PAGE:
Hb (g/dL), median (range)13.0 (7.7–16.9)
Plt (×103/μL), median (range)198.5 (7.0–1131.0)
Ca (mg/dL), median (range)9.6 (7.6–19.9)
Albumin (g/dL), median (range)3.7 (2.1–4.7)
LDH1 (/upper limit of normal), median (range)1.36 (0.54–10.53)
slL-2R (×103U/mL), median (range)16.6 (0.4–186.7)
Involvement sites
 Lymph node67 (71.3%)
 Bone marrow37 (39.4%)
 Peripheral blood73 (77.7%)
 Lung1 (1.1%)
 Liver14 (14.9%)
 Spleen26 (27.7%)
 Gastrointestinal tract16 (17.0%)
 Kidney1 (1.1%)
 Central nervous system2 (2.1%)
 Bone3 (3.2%)
 Skin22 (23.4%)

Serum cytokine concentrations in ATLL patients, asymptomatic HTLV-1 carriers and healthy adult volunteers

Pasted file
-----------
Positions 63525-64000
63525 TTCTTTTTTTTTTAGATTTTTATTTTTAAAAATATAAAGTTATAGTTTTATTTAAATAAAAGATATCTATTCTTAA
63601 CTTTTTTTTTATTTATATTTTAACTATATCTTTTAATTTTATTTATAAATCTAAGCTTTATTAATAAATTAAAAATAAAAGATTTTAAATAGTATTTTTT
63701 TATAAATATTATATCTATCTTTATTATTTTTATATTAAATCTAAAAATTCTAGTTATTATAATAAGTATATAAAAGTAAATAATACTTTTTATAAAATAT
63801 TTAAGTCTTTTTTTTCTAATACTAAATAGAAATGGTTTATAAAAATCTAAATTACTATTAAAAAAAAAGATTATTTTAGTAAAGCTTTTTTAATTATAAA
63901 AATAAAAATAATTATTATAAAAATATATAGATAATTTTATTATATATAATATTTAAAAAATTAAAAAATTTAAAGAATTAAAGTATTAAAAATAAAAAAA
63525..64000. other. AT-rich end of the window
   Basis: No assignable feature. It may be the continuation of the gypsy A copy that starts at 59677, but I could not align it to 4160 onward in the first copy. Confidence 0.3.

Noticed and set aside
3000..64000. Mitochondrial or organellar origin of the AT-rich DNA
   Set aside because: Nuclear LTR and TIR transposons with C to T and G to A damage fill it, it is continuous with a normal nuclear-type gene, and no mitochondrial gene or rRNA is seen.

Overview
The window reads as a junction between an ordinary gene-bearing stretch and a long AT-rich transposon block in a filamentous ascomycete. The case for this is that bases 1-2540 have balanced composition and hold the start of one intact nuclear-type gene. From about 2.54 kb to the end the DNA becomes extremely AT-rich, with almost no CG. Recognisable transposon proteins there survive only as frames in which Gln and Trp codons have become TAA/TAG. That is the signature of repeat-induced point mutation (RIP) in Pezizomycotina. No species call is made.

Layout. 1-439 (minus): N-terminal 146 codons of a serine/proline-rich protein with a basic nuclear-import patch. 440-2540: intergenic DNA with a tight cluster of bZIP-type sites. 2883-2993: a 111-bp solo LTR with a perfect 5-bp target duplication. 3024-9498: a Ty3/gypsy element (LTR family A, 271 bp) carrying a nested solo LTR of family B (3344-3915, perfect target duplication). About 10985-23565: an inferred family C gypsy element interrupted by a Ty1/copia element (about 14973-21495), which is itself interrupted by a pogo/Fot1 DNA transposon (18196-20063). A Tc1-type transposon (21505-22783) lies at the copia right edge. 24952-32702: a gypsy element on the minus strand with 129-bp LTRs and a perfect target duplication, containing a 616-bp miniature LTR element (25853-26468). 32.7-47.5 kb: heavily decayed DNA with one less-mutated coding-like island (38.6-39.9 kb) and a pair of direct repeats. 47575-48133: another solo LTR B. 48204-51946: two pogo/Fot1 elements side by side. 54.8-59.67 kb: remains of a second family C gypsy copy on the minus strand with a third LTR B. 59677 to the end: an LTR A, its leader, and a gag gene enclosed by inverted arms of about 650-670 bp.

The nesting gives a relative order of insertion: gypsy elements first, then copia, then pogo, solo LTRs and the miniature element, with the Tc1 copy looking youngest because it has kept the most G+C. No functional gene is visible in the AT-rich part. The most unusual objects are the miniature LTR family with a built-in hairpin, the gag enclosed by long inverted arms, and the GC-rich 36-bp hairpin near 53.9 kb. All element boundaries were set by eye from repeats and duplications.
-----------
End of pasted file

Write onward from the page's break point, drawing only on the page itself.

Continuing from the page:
The serum IFN-γ concentration was significantly higher in the ATLL patients and asymptomatic carriers than in the healthy volunteers (p < 0.0001 and p < 0.0001, respectively) (Fig. 1a). The serum TNF-α concentration was significantly lower in the asymptomatic carriers than in the healthy volunteers (p = 0.0328) (Fig. 1b). There were no significant differences in the IFN-γ and TNF- α concentrations between the ATLL patients and the asymptomatic carriers (Fig. 1a and 1b). The median value of serum IFN-γ concentrations in the healthy adult volunteers, asymptomatic carriers and ATLL patients was 0.0 pg/mL (range, 0.0–91.7 pg/mL), 33.0 pg/mL (range, 0.0–178.9 pg/mL) and 23.0 pg/mL (range, 0.0–831.7 pg/mL), respectively. The median value of serum TNF-α concentrations in the healthy adult volunteers, asymptomatic carriers and ATLL patients was 0.0 pg/mL (range, 0.0–45.7 pg/mL), 0.0 pg/mL (range, 0.0–5.8 pg/mL) and 0.0 pg/mL (range, 0.0–8.9 pg/mL), respectively. The IL-6 and IL-10 concentrations were significantly higher in the ATLL patients than in the asymptomatic carriers and healthy volunteers (IL-6, p < 0.0001 and p < 0.0001, respectively; and IL-10, p < 0.0001 and p < 0.0001, respectively), whereas there were no significant differences in the IL-6 and IL-10 concentrations between the asymptomatic carriers and healthy volunteers (Fig. 1c and 1d). The median value of serum IL-6 concentrations in the healthy adult volunteers, asymptomatic carriers and ATLL patients was 0.0 pg/mL (range, 0.0–2.7 pg/mL), 0.0 pg/mL (range, 0.0–12.9 pg/mL) and 2.4 pg/mL (range, 0.0–250.4 pg/mL), respectively. The median value of serum IL-10 concentrations in the healthy adult volunteers, asymptomatic carriers and ATLL patients was 1.3 pg/mL (range, 0.0–3.6 pg/mL), 1.5 pg/mL (range, 0.0–8.9 pg/mL) and 4.2 pg/mL (range, 0.0–268.1 pg/mL), respectively. The TGF-β1 concentration was significantly higher in the ATLL patients and the healthy volunteers than in the asymptomatic HTLV-1 carriers (p = 0.0070, p < 0.0001, respectively) (Fig. 1e). The median value of serum TGF-β1 concentrations in the healthy adult volunteers, asymptomatic carriers and ATLL patients was 32.7 ng/mL (range, 18.9–52.5 ng/mL), 23.6 ng/mL (range, 3.9–90.5 ng/mL) and 30.5 ng/mL (range, 4.5–101.0 ng/mL), respectively. There were no significant differences in the IL-2, IL-4 (data not shown) and IL-5 (Fig. 1f) concentrations among the ATLL patients, asymptomatic carriers and healthy volunteers. The median value of serum IL-2 concentrations in the healthy adult volunteers, asymptomatic carriers and ATLL patients was 0.0 pg/mL (range, 0.0–3.2 pg/mL), 0.0 pg/mL (range, 0.0–12.1 pg/mL) and 0.0 pg/mL (range, 0.0–20.0 pg/mL), respectively (data not shown). The median value of serum IL-4 concentrations in the healthy adult volunteers, asymptomatic carriers and ATLL patients was 0.0 pg/mL (range, 0.0–5.9 pg/mL), 1.9 pg/mL (range, 0.0–10.3 pg/mL) and 0.0 pg/mL (range, 0.0–11.9 pg/mL), respectively (data not shown). The median value of serum IL-5 concentrations in the healthy adult volunteers, asymptomatic carriers and ATLL patients was 0.0 pg/mL (range, 0.0–4.0 pg/mL), 1.0 pg/mL (range, 0.0–1.7 pg/mL) and 1.0 pg/mL (range, 0.0–488.9 pg/mL), respectively.